Neonatal Inflammation and Autism Risk in a Swedish Birth Cohort

Friday, May 13, 2016: 1:45 PM
Hall B (Baltimore Convention Center)
R. M. Gardner1, B. Lee2,3,4, H. Karlsson1 and C. Dalman1, (1)Karolinska Institutet, Stockholm, Sweden, (2)Drexel University, Philadelphia, PA, (3)Drexel University School of Public Health, Philadelphia, PA, (4)A.J. Drexel Autism Institute, Philadelphia, PA
Background: Mounting evidence from both animal and human studies indicates that early life immune function can influence neurodevelopmental outcomes relevant to autism. However, there are few biomarker-based studies of larger birth cohorts.

Objectives: We aimed to measure acute phase proteins in neonatal dried blood spots, as markers of neonatal inflammation, and determine associations with later risk of autism spectrum disorders (ASD).

Methods: We performed a case-control study of 851 ASD cases and 1,132 controls born 1996-2000 in Sweden, with case ascertainment as of December 2011. Blood spots were collected from a central biobank. Nine acute phase proteins were measured using a magnetic bead-based multiplex panel: α-2 microglobulin, C-reactive protein, haptoglobulin, serum amyloid P, procalcitonin, ferritin, tissue plasminogen activator, fibrinogen, and serum amyloid A. We examined logistic regression models of the inflammatory markers adjusted for total protein content, sex of child, maternal age, and birth year. Inflammatory markers were individually examined, as well as combined into an acute phase protein risk score based on ridge regression coefficients.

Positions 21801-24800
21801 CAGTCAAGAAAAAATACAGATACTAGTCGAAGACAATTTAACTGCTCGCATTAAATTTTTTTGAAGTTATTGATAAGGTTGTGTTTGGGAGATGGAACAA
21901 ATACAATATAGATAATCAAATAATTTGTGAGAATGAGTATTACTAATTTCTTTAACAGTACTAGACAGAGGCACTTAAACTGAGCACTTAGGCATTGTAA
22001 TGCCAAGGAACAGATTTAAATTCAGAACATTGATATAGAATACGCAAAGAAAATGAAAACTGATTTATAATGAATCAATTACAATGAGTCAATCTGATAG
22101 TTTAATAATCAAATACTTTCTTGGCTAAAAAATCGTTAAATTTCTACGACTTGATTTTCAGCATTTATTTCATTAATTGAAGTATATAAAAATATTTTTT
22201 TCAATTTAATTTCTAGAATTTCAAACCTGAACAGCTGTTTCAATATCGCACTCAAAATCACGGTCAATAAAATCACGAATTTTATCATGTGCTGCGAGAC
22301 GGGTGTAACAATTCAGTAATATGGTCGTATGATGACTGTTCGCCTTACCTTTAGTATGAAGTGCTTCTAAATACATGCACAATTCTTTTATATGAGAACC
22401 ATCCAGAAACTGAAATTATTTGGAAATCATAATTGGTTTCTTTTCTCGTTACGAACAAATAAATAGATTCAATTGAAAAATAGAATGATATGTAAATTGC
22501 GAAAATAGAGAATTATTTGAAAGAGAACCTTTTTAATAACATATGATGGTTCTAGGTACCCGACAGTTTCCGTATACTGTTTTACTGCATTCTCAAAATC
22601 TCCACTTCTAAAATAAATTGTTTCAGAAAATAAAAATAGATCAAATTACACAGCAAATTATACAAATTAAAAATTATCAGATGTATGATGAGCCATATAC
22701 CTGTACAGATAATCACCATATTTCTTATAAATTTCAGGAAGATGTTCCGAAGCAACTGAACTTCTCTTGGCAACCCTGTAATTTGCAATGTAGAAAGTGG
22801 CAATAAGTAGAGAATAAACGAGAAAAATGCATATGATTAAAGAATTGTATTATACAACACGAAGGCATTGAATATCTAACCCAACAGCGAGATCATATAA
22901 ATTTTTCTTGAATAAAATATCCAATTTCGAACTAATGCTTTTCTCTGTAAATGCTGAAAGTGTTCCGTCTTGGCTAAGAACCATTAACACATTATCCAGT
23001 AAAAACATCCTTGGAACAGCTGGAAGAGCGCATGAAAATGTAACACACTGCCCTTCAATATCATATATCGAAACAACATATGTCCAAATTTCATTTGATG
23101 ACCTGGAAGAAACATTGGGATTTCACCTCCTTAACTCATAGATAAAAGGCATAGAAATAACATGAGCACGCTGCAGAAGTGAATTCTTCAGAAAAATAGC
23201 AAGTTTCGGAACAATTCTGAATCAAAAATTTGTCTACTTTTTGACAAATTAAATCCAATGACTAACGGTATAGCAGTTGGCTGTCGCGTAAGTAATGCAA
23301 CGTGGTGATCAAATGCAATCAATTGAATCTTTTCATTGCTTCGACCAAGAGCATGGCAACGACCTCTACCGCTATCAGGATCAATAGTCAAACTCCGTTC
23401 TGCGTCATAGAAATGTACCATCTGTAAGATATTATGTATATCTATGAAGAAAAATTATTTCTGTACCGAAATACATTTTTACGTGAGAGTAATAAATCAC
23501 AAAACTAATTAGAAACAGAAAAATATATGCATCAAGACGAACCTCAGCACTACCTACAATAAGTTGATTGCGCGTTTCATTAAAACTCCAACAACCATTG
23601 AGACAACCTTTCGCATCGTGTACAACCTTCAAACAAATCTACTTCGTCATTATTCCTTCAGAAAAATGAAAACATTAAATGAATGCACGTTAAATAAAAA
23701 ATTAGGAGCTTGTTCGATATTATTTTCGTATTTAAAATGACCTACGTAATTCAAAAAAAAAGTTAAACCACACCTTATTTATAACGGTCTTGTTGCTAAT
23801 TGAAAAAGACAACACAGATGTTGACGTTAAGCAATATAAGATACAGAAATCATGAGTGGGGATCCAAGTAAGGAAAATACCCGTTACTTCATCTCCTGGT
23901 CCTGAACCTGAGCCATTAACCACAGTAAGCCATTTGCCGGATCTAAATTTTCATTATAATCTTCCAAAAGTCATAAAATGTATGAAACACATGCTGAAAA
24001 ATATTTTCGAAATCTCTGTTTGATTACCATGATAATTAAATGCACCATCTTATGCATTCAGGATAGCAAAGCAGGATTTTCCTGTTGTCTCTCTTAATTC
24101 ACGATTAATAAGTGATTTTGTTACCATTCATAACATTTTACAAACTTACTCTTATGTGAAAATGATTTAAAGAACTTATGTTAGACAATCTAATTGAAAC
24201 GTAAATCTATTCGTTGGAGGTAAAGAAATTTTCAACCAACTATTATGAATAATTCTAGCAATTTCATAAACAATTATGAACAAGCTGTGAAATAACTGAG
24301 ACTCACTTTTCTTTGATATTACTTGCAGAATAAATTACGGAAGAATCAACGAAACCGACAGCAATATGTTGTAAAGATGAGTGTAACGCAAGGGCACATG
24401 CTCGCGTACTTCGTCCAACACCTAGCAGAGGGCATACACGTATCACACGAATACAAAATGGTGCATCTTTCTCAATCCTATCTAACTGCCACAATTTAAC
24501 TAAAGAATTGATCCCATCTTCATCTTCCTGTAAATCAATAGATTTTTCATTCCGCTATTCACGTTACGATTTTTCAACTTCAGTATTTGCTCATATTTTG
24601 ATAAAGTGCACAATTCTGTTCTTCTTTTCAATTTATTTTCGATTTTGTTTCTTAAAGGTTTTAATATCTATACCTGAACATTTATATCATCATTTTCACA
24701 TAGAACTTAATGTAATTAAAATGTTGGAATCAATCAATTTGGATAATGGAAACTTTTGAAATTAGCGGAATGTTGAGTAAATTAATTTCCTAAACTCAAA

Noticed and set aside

Results: All neonatal acute phase proteins were moderately to highly correlated, ranging from Spearman correlations of 0.31 (fibrinogen and C-reactive protein) to 0.80 (ferritin and α-2 microglobulin). Higher levels of 6 of the 9 acute phase proteins were individually associated at p < 0.05 with increased risk of ASD in a monotonic fashion. For example, the highest tertile of serum amyloid P had a 1.49 (95% CI: 1.17, 1.90) times higher odds of ASD, compared to the lowest tertile. Factors including maternal hospitalization with infection in the third trimester, low Apgar score, and higher gestational age appeared to be associated with higher levels of the acute phase proteins. A 1 standard deviation increase in the acute phase protein risk score was associated with a 21% increase in odds of ASD, OR: 1.21, 95% CI 1.10-1.33.

Conclusions: Because acute phase proteins are not thought to cross the placenta, the results suggest that the perinatal innate immune system may influence later risk of ASD. We discuss the results in the context of environmental obstetric influences of early life immune function.

See more of: Perinatal Risk Factors
See more of: Epidemiology